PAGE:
Archive for December, 2002

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December 10, 2002

Poking My Head In

I caught the monkey kung fu episode of Kim Possible again this weekend. I’ve seen the show maybe seven times, but that episode at least three times. Typical.

Speaking of kung fu, it is in the best interests of all persons reading this to visit the site of Kagan McLeod, author and artist for the fabulous martial arts romp Infinite Kung Fu. It’s stylish, funny, exciting, handsome and happily unpredictable. If you like animated drawings that don’t move or fu-tastic moves like Fury of a Thousand Fists, you should be enjoying McLeod’s website right now. Good stuff.

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December 6, 2002

cess
\Cess\, n. 1. A rate or tax. [Obs. or Prof. Eng. & Scot.]

cesspool
\Cess”pool`\ (-p[=oo]l`), n. A cistern in the course, or the termination, of a drain, to collect sedimentary or superfluous matter; a privy vault; any receptacle of filth. [Written also sesspool.]

Source: Webster’s Revised Unabridged Dictionary, � 1996, 1998 MICRA, Inc.

Audience Precipitation
Should a movie review consider the specific theater experience or should it concern itself only with the movie itself? Since a review is biased anyway, is it right to acknowledge the way in which the reviewer’s bias is increased or diminished by the surrounding audience, or does that just shine more light on the bias? Is a movie review written like a travel story at all useful as a movie review?

I have to say that sometimes it’s fine for a review to encompass the entire theater-going story. This isn’t a formal analysis of the movie, anyway. This is like travel writing. My feelings about this film were strongly swayed by the audience I saw it with. Without them, I suspect I would have felt almost the same way, but less so. Consider this prologue and warning.

Harry Potter and the Chamber of Secrets
The Harry Potter stories are full of charming little features. Wizened wizards with mythical, magical companions and elaborate laboratories are a classic fairy tale element. Proper British schooling is a traditional feature of children’s literature. Fused with folksy English superstitions and loveable, wacky characters these warm and familiar tropes take on a certainnew energy that’s nice. The people and places introduced to us in a Harry Potter film are a lot of fun to spend time with. It’s all a charming little idea, with an unsatisfying execution, in my opinion. These things are full of wit but light on narrative. It’s all very clever, but it’s not a work of genius.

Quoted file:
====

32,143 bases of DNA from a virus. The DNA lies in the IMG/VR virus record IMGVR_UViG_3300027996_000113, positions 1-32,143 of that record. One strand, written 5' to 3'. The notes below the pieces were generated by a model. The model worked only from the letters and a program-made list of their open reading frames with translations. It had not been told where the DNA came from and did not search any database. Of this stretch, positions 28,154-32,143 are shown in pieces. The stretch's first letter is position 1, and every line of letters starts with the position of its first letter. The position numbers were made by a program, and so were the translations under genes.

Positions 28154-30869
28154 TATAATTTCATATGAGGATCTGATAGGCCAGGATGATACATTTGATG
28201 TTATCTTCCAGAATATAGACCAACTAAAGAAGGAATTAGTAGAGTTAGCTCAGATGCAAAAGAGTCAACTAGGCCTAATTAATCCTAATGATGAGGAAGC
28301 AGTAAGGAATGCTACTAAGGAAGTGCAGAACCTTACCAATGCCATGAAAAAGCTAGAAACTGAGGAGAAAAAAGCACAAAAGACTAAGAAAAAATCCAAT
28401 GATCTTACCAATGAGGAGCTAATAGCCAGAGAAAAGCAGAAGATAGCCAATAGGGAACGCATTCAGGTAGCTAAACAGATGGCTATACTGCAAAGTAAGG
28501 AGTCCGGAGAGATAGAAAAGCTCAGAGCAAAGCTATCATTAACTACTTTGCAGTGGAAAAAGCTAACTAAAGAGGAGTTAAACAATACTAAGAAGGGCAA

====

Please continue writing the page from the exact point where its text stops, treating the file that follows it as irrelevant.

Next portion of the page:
I saw Harry Potter and the Sorcerer’s Stone on videotape and fell asleep. That’s unusual for me. When I finally finished it, I was moderately engrossed until the ending, wherein the story is solved seemingly by inescapable fate without any risk to the protagonist and no hard choices to make. The titular MacGuffin appears magically in his pocket and his touch is death to his enemies. I was very disappointed.

Harry Potter and the Chamber of Secrets is a magnification of everything that made the first film wonderful and disappointing. New, terrific characters. Spookier locations and more dangerous magic persuade me to think harder about the story and the mythological fibers it will sew together.All the mystery, all the comedy and all the adventure boil down to another deus ex machina ending that resolves itself with only the slightest bit of work on Harry’s part and without any lasting ramifications for the school. The mysterious ne’er-do-well we chase through the whole picture turns out not to have much to do with any of the clues we were given. There is no dark tale of personal choices that has haunted the school for decades. The evidence we are given to identify the living culprit points equally to every student at Hogwarts, so the revelation means nothing. We were not given enough information to fairly solve the puzzle. After all of this, an arbitrary magical intervention gives Harry a fighting chance that results in a brief and unsatisfying bit of daring that’s over in two breaths. Once again, the solution to his trouble is an item of power dropped into his lap exactly when he needs it. No life-altering choices are required for Harry to come out of this adventure, and half of his heroic deeds are done for him.